In Bell Atlantic Corp. v. Twombly, 550 U.S. 544, 127 S.Ct. 1955, 167 L.Ed.2d 929 (2007), the Supreme Court explained that “a plaintiff's obligation to provide the ‘grounds' of his ‘entitle[ment] to relief' requires more than labels and conclusions, and a formulaic recitation of the elements of a cause of action will not do.... Factual allegations must be enough to raise a right to relief above the speculative level....” Id. at 1964-65 (internal citations omitted). In Erickson v. Pardus, 550 U.S. ___, 127 S.Ct. 2197, 167 L.Ed.2d 1081 (2007), decided two weeks after Twombly, however, the Supreme Court affirmed that “Federal Rule of Civil Procedure 8(a)(2) requires only ‘a short and plain statement of the claim showing that the pleader is entitled to relief.' Specific facts are not necessary; the statement need only ‘give the defendant fair notice of what the ... claim is and the grounds upon which it rests.'” Id. at 2200 (quoting Twombly, 127 S.Ct. at 1964). The opinion in Erickson reiterated that “when ruling on a defendant's motion to dismiss, a judge must accept as true all of the factual allegations contained in the complaint.” Id. (citing Twombly, 127 S.Ct. at 1965). We read the Twombly and Erickson decisions in conjunction with one another when reviewing a district court's decision to grant a motion to dismiss for failure to state a claim or a motion for judgment on the pleadings pursuant to Federal Rule of Civil Procedure 12. Sensations, Inc., 526 F.3d at 295-96 (footnote omitted).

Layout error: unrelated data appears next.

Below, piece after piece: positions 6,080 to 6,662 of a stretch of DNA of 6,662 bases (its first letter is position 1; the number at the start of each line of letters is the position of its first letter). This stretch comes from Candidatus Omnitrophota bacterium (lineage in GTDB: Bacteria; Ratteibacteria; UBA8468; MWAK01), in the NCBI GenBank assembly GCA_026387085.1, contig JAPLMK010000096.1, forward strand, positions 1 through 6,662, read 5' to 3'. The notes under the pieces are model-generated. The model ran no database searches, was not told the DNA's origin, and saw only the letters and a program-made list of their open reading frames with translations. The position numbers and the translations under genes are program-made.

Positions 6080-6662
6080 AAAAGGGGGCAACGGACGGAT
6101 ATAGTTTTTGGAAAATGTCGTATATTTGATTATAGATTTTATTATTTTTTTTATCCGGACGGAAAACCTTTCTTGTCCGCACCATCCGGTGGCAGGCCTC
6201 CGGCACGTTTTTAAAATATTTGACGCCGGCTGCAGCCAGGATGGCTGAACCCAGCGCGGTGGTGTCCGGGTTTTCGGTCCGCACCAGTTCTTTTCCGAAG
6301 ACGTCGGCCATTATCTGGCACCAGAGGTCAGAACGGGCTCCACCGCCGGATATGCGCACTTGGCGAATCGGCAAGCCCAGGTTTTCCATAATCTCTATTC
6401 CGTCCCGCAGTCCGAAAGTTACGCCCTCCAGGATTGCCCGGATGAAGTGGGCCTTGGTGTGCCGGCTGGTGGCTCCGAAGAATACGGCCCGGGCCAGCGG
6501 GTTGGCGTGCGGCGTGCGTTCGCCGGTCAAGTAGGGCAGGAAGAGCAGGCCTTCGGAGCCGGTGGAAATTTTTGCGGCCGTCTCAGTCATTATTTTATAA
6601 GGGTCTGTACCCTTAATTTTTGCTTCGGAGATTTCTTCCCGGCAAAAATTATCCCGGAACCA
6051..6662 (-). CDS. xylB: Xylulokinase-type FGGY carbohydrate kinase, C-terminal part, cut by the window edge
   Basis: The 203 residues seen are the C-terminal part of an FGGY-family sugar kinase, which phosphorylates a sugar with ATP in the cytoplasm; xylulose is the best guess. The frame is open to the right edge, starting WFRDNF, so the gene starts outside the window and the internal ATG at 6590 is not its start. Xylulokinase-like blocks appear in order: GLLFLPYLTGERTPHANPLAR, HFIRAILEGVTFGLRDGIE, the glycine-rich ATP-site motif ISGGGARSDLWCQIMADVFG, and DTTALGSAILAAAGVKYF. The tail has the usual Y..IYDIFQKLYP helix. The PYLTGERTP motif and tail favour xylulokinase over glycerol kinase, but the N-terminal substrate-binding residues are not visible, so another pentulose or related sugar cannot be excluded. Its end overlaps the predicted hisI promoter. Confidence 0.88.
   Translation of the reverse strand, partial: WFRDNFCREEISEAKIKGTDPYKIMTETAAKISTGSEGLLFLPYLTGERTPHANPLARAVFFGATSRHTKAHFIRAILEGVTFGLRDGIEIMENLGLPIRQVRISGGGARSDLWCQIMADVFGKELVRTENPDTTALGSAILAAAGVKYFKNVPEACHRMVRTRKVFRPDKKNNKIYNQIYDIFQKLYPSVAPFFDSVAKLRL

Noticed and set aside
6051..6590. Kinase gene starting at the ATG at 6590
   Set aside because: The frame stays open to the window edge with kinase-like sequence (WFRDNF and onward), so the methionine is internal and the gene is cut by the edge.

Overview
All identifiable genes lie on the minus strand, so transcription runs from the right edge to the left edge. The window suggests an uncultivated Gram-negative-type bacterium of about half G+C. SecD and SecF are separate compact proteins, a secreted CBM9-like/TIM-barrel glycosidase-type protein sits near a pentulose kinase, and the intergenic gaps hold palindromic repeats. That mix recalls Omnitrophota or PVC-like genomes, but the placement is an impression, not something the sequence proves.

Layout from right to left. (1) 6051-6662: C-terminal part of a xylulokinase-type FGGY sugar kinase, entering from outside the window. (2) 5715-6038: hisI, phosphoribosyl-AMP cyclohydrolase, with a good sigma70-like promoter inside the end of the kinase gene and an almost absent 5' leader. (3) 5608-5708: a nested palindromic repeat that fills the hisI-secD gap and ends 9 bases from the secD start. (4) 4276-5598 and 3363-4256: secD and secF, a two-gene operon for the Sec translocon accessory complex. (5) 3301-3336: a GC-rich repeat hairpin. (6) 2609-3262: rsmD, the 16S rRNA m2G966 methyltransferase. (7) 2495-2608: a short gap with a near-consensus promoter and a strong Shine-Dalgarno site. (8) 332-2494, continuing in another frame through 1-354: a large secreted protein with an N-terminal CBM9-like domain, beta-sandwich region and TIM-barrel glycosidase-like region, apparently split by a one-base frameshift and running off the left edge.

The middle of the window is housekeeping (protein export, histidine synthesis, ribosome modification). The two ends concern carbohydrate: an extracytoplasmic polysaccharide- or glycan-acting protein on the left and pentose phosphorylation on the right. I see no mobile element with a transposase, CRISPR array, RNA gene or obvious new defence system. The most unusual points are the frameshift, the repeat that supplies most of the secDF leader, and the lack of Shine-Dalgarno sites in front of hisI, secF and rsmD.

Tucker v. Middleburg-Legacy Place, LLC, 539 F.3d 545, 550 (6th Cir. 2008) (quoting Sensations, 526 F.3d at 295 (6th Cir. 2008)).